CINCINNATI – By midnight, the Bengals could control their destiny in the battle for the top seed in the AFC, or the Patriots or Broncos could be back in the driver's seat with the Bengals in danger of missing out on a first-round bye.
In the best-case scenario, Cincinnati would move into the undisputed lead for best overall record in the AFC and for the best conference record by beating the rival Steelers.
In the worst-case - losing - Cincinnati would fall out of the top spot in both conference races and the Patriots would be assured of a tiebreaker advantage over the Bengals based on record against common opponents.
On the plus side for the Bengals, the NFL Sunday Night game between the Patriots and Texans in Houston could have a double whammy on New England in the race with Cincinnati for home-field advantage throughout the AFC playoffs.
With four games left, it looks like the 10-2 Bengals need help to win a tiebreaker advantage over the 10-2 Patriots - and the 6-6 Texans (along with the 7-5 Jets) appear to have the best chance of beating the Patriots down the stretch. If New England wins out, it looks like Brady & Co. can hold several tiebreaker advantages over Cincinnati, including "strength of victory."
> Bengals win, Patriots lose, Broncos win or lose against Oakland at home
As long as the Bengals can take care of their own business and defeat the 7-5 Steelers, they win the AFC North title. A Patriots' loss would not only give Cincinnati a one-game lead over New England in the AFC playoff standings (11-2 vs. 10-3), it would guarantee the Bengals would win the first tiebreaker with New England by winning their final two AFC games. The Bengals would be 9-1 in the AFC with their last three games @SF (not an AFC game), @Denver and against BALTIMORE at PBS. In that case:
> Cincinnati would be 11-1 in the AFC and NE could do no better than 10-2 with three AFC games to go (TENNESSEE, @Jets, @Dolphins).
> The Bengals would have a one-loss edge over New England in the second tiebreaker - record vs. common opponents (Houston, Pittsburgh, Buffalo and Denver). The Bengals would be 3-1 with a Dec. 28 game at Denver and the Patriots would be 3-2.
In contrast, the Bengals' tiebreaker scenario with the 11-2 or 10-3 Broncos is simple: Whoever wins the Mile High showdown on Dec. 28 gets the tiebreaker advantage no matter what else happens. Denver already holds the advantage over New England on the basis of its 30-24 win on Nov. 29.
> Bengals lose, Patriots win, Broncos win
On the gloomy side for the Bengals, a loss to the Steelers and a Patriots' win in Houston would hurt on two levels:
> Cincinnati would drop out of the three-way tie for AFC best record (New England and Denver would be 11-2, Cincinnati 10-3) and lose the lead for best conference record (New England would be 8-1, Cincinnati 8-2, and Denver 7-2).
> New England would be guaranteed of a better record vs. common opponents (New England would be 4-1 and Cincinnati would be 2-2 with Denver to go).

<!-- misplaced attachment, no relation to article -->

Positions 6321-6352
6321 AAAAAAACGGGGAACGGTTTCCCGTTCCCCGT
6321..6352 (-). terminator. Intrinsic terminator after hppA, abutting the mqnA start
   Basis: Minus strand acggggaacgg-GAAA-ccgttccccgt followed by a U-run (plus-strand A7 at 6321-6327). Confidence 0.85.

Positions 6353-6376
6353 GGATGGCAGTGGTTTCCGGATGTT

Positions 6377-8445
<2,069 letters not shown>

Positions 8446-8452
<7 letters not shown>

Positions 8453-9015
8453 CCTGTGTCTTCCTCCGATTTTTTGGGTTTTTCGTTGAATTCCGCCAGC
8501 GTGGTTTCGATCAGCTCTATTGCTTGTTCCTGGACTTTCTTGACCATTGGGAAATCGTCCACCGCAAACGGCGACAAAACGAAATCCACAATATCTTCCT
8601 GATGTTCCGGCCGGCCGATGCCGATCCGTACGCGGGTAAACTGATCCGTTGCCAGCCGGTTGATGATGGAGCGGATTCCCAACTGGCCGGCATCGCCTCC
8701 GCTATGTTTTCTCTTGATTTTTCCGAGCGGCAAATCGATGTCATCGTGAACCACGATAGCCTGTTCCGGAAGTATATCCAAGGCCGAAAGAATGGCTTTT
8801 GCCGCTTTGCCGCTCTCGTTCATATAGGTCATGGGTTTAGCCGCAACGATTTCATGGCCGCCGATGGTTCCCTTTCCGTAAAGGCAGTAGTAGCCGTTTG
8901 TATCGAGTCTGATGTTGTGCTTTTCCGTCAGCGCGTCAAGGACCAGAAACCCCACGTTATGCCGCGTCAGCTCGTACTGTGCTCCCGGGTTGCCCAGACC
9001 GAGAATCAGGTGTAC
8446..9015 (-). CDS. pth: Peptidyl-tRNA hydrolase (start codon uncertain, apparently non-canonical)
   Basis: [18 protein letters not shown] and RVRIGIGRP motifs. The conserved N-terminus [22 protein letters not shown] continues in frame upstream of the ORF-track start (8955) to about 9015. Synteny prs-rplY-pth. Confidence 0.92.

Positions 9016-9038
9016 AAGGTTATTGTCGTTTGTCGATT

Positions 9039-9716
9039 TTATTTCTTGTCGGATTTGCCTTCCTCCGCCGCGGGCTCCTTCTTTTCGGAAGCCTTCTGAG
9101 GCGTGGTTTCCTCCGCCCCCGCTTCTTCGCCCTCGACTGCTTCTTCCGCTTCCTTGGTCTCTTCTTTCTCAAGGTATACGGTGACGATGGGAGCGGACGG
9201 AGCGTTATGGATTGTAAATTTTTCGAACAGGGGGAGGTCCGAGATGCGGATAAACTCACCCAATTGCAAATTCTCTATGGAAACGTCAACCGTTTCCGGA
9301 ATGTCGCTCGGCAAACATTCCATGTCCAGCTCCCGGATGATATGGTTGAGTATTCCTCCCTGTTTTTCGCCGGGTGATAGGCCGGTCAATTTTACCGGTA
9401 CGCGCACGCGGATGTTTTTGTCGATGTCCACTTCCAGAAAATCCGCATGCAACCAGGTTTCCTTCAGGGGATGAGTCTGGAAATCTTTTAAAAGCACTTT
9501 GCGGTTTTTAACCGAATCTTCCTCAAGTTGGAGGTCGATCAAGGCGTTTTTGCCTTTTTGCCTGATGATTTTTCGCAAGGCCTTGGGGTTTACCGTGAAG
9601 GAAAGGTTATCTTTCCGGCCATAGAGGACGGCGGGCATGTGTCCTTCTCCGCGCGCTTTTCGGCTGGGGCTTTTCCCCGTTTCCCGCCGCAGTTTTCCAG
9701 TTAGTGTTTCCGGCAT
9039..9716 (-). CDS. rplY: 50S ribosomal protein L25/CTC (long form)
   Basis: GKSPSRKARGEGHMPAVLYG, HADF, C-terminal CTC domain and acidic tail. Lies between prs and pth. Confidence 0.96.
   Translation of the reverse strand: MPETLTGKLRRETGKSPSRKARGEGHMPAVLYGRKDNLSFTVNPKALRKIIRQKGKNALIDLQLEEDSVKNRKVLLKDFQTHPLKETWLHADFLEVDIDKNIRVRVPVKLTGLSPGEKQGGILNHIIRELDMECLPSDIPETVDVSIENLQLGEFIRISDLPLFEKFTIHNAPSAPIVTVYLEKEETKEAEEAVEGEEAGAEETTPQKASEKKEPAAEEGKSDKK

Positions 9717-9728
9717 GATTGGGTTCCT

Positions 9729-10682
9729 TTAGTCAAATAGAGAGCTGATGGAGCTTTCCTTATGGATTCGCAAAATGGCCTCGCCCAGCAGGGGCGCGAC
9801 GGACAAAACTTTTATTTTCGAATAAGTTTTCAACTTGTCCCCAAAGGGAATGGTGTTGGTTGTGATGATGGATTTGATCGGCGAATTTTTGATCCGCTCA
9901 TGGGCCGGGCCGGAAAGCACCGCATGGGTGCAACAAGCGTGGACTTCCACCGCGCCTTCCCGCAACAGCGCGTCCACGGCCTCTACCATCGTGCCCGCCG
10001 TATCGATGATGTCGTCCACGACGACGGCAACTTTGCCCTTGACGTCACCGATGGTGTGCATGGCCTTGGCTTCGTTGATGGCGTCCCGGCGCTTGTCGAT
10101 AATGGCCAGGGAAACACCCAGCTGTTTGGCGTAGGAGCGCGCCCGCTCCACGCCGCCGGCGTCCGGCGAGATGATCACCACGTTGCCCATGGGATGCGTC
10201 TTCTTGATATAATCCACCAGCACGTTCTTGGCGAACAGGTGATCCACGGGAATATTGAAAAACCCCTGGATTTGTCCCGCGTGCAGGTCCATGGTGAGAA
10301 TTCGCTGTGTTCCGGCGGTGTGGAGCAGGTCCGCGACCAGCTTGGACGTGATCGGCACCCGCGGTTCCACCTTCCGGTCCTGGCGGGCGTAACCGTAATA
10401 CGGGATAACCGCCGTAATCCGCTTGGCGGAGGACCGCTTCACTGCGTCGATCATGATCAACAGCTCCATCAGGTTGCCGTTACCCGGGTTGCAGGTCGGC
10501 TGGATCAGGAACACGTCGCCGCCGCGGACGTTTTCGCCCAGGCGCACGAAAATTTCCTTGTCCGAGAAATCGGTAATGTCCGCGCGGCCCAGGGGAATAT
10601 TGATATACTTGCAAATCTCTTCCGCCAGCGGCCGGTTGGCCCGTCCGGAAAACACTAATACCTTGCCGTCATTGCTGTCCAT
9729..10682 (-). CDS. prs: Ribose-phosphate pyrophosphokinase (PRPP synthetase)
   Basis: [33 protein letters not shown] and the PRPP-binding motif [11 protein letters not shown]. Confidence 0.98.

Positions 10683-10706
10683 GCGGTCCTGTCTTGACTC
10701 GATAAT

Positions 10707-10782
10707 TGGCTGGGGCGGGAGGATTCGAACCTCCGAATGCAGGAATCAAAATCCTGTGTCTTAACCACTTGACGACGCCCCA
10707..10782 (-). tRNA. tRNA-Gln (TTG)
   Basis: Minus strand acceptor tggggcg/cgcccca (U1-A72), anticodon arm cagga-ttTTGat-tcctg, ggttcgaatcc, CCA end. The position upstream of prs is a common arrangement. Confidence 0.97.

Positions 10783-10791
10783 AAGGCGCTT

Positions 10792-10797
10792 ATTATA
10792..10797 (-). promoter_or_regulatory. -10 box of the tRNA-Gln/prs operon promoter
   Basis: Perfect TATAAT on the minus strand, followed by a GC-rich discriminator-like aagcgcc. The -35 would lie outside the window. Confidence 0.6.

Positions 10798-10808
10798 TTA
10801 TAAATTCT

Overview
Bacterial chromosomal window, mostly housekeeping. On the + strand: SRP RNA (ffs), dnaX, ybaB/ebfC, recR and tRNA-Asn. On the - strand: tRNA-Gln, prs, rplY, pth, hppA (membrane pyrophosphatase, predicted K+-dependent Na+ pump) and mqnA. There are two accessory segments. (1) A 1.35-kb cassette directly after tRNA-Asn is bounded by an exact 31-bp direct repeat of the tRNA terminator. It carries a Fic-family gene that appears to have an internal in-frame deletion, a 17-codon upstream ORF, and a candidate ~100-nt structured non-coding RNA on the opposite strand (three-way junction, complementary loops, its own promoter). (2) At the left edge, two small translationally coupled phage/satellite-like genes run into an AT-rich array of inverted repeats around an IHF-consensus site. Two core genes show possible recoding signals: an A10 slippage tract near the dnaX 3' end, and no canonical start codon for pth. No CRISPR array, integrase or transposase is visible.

How Strength of Victory Figures into the Tiebreaker Equation
SOV is the combined winning percentages of the opponents that a team has beaten. It's the tiebreaker ahead of strength of schedule.
Going into Sunday's games, Denver is fifth in the AFC in strength of victory (.515), the Patriots are sixth (.458) and the Bengals are eighth (.392). So much for the quality of the Bengals' opponents. In their 10 wins, the Bengals have beaten teams with a combined record of 47-73. In the Patriots' 10 wins, their beaten opponents are 55-65.
Consider what happens if both the Bengals and Patriots win out:
> New England and Cincinnati would finish 14-2, and they would tie in the first applicable tiebreaker - conference record (11-1).
The second applicable tiebreaker is record vs. common opponents. The Patriots and Bengals would tie again (4-1).
> The next applicable tiebreaker is strength of victory. It's too far out to predict how their last four opponents will do down the stretch, and both teams face two weak opponents and two stronger ones.
The Bengals and Patriots will earn more SOV points for beating stronger teams, but to an extent, they're at the mercy of the schedule.
So a Bengals-Patriots tiebreaker could even come down to which of them beat the worst teams. Or the best of the worst.
Tiebreakers at a glance with possible scenarios and outcomes:
> The Bengals can clinch the No. 1 seed by winning their last four games - and that means beating the Broncos in Denver Dec. 28 – as long as New England loses or ties one of its last four: @Houston (6-6), vs. TENNESSEE (3-9), @NY Jets (7-5), @Miami (5-7) WHY? Better record.
> If the Bengals lose in San Francisco (4-8) on Dec. 21 but still tie the Patriots with a better record than the Broncos, the Bengals win the No. 1 seed. WHY? Better conference record.
> If there's a three-way tie with the Bengals beating Denver, the Broncos would fall to the No. 3 seed because of worst conference record. Whether the Bengals and Patriots would finish 1-2 or 2-1 would be decided by tiebreakers, in order: conference record, best percentage vs. common opponents, and strength of victory.
> If there's a three-way tie with Denver beating the Bengals, the Broncos would win the No. 1 seed based on head-to-head wins over the Bengals and Patriots. Who gets the No. 2 seed – Cincinnati or New England - would be decided by tiebreakers, in the same order as above.